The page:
Queen & Country #18

Written by Greg Rucka
Art by Carla Speed McNeil
32 pages, black and white
Published by Oni Press

“You ain’t seen nothing, yet.” There are times where that feels like the catchphrase of Queen & Country from Oni Press. You can almost see creator Greg Rucka sitting at his keyboard with a big grin on his face as he writes each new storyline, raising the stakes and increasing the intensity. And just when the reader thinks they can stop and catch their breath… Rucka proves them wrong. This is the way a spy thriller should be, after all.

Tara Chace has been on all sorts of missions, from assassinations in Kosovo to stopping blackmail in Paris. Now she’s in T’Bilisi, Georgia, where the failure of a mission thirty years earlier has come back to haunt the Minders. That wouldn’t be bad enough, if it wasn’t for the one thing that makes Tara’s life even worse. She’s been saddled with a rookie.

I think what I’m enjoying the most about the current Queen & Country arc (which began in #16) is that we’re seeing Tara plunged into an entirely different world, so to speak. Tara’s grief is surprisingly powerful, and coupled with her frustration over having to worth with Brian, it’s perhaps not what one would expect from everyone’s favorite British special agent. At the same time, through Brian’s eyes we get to see Tara even moreso as someone to look up to, someone who’s been through all of this before and is very much the one to follow. It’s interesting to see Brian learn what does and does not happen on a mission, and to see just how a Minder-to-be would react when thrown into the fire.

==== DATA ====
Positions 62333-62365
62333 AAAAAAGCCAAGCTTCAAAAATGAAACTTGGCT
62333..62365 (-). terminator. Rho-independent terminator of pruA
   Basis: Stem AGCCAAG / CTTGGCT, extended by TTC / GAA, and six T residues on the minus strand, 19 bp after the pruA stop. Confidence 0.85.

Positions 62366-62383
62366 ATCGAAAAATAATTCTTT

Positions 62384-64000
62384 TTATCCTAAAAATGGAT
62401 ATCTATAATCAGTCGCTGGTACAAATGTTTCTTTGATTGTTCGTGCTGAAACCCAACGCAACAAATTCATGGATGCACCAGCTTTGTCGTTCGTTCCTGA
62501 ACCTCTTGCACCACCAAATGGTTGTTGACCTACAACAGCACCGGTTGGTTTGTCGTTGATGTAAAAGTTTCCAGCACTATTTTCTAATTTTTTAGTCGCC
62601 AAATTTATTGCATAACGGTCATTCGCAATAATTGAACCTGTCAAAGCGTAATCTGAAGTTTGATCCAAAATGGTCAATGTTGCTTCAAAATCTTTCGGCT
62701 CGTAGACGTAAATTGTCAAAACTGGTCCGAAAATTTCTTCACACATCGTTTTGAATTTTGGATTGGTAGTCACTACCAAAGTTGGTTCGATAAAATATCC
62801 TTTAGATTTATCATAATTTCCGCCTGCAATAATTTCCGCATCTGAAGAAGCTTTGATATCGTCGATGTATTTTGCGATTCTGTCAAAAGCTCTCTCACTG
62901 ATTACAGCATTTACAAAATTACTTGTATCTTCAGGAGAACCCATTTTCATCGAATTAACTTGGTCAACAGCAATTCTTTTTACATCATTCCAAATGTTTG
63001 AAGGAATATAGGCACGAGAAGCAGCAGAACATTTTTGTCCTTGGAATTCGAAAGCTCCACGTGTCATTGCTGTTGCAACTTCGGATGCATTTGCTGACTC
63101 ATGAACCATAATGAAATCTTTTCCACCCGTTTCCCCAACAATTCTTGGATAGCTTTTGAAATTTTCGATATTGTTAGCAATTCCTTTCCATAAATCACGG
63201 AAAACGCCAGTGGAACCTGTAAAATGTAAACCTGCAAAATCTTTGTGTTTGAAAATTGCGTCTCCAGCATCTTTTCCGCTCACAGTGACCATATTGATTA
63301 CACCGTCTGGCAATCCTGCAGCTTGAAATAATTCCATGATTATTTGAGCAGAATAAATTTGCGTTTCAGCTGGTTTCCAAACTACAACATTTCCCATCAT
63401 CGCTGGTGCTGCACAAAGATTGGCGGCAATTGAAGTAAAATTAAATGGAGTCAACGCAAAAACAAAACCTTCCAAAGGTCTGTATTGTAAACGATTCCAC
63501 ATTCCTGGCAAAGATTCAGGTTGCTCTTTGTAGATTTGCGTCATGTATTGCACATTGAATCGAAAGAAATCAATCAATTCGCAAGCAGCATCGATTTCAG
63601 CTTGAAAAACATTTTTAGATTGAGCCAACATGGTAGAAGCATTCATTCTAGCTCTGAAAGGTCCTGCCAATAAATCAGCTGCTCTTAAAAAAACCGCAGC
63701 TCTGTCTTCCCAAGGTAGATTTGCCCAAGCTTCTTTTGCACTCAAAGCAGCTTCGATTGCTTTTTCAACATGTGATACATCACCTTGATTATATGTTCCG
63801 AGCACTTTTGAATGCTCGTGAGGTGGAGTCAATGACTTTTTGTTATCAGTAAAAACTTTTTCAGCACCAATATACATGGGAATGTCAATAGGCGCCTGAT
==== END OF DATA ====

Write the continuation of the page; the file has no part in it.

Carla Speed McNeil is best known for her self-published book Finder, but I think she’s about to make a whole new legion of fans after this storyline in Queen & Country. McNeil’s art is just as strong when grounded in reality instead of Finder‘s science-fantasy, focusing on the people that make Queen & Country tick. You can really see all the emotions running through Tara’s mind as she tries to go to sleep on the plane to Georgia, for instance, as she wearily opens her eyes. There’s exhaustion and loss reflected there, the panel itself cutting short to let the last part of the page’s empty space serve as a pause for the reader, to let them feel what Tara feels. It’s very strong storytelling, and it’s that sort of thing that you’ll find all through Queen & Country. When the big assault does happen, the book shifts from crisp lines to heavy smears of ink, the edges of Tara’s reality becoming blurred and fast-moving. You can feel the collision take place, both its speed and its impact. Now that’s how Queen & Country should be.

This latest issue of Queen & Country just reminds me once again why I can’t imagine the idea of not buying a new issue the moment it hits the stands. Rucka and McNeil’s cliffhanger really will have you on the edge of your seat, and it’s easy to see why being able to continue writing Queen & Country was a must before Rucka agreed to go exclusive with DC Comics. If you haven’t read Queen & Country, what are you waiting for? Don’t miss out on one of the best series currently being published for one more second.

Purchase Links: Amazon.com

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